Emerging Economic Superpower

Harvard economist LM has observed the emergence of a new economic superpower. Some might think that one cold day in Cambridge does not exactly disprove global warming, or that one year's good economic growth might convince only the most credulous, but, stamped with the authority of Harvard, how can we doubt?

The CIA factbook has published some economic data for Iraq, which shows that the GDP grew by 52.3 percent in 2004. LM notes this and deduces:
The country has not only a terrific growth potential but also a big potential to become an extremely civilized territory, just like it was thousands of years ago when Europe was their barbarian borderland.
And any doubters are "immoral bastards."

The CIA factbook is a bit more cautious in its assessment.
The high percentage gain estimated for GDP in 2004 is the result of starting from a low base.
And notes that:
The military victory of the US-led coalition in March-April 2003 resulted in the shutdown of much of the central economic administrative structure.
The result was a 2003 GDP decline roughly equal to the increase in 2004.

Despite the robust estimated growth for 2004, the GDP for 2004 was still only a little more than half what it was two decades ago. Anyone who dwells on, or even acknowledges, these realities is an "immoral bastard" though. No doubt the same is true of those who wonder if the security situation in 2005 will even permit a reasonable estimate of the GDP.

UPDATE: If this topic interests you, be sure to check out Jaques Distler's comments over at Lubos's blog. He has some interesting numbers, including the (essentially non-existent) GDP growth so far this year. It seems obvious to me that Iraq is unlikely to have much growth unless the country is pacified. So far, we have not succeeded in doing that. We may hope the Iraqi's do.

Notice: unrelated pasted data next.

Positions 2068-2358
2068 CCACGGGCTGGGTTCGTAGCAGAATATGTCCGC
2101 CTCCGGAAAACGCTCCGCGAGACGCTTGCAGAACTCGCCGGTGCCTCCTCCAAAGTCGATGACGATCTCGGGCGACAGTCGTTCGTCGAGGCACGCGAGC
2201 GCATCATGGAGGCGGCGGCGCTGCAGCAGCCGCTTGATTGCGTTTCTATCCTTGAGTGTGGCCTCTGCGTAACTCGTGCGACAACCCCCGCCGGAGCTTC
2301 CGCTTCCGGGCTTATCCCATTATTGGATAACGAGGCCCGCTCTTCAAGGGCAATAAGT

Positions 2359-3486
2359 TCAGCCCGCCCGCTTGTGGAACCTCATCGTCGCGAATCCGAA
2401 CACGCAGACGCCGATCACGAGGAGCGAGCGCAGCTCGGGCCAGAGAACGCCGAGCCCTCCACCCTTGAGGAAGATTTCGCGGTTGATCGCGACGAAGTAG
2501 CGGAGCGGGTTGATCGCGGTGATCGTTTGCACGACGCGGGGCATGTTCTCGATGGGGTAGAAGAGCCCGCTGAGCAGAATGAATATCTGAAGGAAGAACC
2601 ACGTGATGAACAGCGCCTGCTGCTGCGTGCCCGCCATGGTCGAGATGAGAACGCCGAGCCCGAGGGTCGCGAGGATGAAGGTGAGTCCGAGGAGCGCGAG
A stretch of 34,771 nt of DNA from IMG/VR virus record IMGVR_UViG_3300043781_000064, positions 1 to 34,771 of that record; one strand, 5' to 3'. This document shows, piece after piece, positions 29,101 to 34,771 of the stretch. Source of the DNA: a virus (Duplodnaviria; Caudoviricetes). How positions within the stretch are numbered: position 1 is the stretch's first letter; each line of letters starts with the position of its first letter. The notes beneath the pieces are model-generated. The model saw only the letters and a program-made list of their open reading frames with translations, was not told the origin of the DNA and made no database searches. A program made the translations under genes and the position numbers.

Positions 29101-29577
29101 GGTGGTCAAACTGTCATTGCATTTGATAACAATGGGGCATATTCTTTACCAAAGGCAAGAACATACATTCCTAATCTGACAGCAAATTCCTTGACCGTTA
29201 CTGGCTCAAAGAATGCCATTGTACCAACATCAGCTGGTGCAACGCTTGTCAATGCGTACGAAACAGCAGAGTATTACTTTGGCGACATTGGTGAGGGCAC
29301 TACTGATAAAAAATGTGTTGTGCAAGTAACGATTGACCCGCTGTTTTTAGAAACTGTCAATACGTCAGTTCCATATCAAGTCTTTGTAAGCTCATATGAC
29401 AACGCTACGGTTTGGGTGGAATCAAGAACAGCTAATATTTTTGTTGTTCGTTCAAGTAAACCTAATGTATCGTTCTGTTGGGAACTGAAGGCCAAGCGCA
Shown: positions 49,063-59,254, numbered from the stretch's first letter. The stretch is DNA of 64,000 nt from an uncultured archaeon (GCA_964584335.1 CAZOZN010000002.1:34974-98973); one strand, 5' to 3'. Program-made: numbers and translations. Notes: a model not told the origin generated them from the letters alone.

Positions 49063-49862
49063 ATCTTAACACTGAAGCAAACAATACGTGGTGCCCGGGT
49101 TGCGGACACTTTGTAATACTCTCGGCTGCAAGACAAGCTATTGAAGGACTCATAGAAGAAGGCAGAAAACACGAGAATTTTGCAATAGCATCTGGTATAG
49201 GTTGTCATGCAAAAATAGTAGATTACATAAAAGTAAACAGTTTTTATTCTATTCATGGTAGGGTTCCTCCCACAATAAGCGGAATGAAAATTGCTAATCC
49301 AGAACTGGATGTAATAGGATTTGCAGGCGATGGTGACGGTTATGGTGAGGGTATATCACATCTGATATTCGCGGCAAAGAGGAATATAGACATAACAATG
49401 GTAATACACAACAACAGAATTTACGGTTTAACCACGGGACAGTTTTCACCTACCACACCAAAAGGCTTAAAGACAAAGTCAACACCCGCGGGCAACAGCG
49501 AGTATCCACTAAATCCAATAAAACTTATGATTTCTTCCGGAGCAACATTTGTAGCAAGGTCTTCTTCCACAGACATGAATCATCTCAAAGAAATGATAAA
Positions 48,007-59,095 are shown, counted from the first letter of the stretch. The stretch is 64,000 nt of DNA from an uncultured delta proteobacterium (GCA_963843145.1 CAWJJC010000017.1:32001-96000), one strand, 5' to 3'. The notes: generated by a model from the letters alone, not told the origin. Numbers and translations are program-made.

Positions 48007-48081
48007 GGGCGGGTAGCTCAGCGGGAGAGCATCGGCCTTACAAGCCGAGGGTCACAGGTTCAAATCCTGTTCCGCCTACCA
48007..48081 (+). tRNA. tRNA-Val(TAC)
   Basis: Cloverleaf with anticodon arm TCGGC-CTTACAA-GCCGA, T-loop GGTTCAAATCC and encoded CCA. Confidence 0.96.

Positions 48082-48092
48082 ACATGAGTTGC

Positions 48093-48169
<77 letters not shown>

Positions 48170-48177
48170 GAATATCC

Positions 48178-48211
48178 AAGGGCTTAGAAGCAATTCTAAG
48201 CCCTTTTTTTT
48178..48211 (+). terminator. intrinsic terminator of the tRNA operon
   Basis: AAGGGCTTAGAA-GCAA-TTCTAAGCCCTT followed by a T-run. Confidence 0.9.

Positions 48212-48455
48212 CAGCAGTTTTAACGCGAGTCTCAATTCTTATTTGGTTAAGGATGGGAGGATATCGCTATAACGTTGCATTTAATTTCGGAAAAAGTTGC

Comments

  1. He's not an economist. Not an economist at all. We have no responsibility for this. None. Zero.

    ReplyDelete
  2. Sorry brad, that was a joke.

    Lubos is a theoretical physicist, but he has lots of opinions, on all sorts of subjects.

    ReplyDelete
  3. iraqbodycount.net

    http://reports.iraqbodycount.org/a_dossier_of_civilian_casualties_2003-2005.pdf

    In the first two years of the Iraq war, insurgents/terrorists caused only around 10% of the non-combatant deaths, the US forces around 37% and criminal killings were 36%.

    i.e., the failure to pacify Iraq is not the failure to put down insurgency/terrorism, it is the rampant lawlessness of criminal gangs.

    If one accepts this analysis, then "we fighting the terrorists there so as not to fight them here" has no validity.

    ReplyDelete

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